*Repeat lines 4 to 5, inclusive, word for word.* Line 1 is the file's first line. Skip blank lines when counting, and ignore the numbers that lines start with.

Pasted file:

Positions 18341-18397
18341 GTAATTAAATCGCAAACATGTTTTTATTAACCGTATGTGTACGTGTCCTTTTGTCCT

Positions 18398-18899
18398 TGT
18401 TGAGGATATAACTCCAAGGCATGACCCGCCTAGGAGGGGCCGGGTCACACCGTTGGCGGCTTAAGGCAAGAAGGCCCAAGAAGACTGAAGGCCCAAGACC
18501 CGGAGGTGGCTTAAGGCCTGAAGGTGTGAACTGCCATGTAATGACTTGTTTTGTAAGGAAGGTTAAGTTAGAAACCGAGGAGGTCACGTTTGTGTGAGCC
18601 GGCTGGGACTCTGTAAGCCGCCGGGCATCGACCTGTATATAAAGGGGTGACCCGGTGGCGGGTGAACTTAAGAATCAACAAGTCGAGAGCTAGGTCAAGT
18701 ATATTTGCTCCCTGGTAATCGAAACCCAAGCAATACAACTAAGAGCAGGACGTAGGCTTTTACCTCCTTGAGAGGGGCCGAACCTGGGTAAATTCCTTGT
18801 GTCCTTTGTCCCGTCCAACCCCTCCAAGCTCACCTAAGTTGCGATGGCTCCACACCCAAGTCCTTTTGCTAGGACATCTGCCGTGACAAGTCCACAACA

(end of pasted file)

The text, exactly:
18398 TGT
18401 TGAGGATATAACTCCAAGGCATGACCCGCCTAGGAGGGGCCGGGTCACACCGTTGGCGGCTTAAGGCAAGAAGGCCCAAGAAGACTGAAGGCCCAAGACC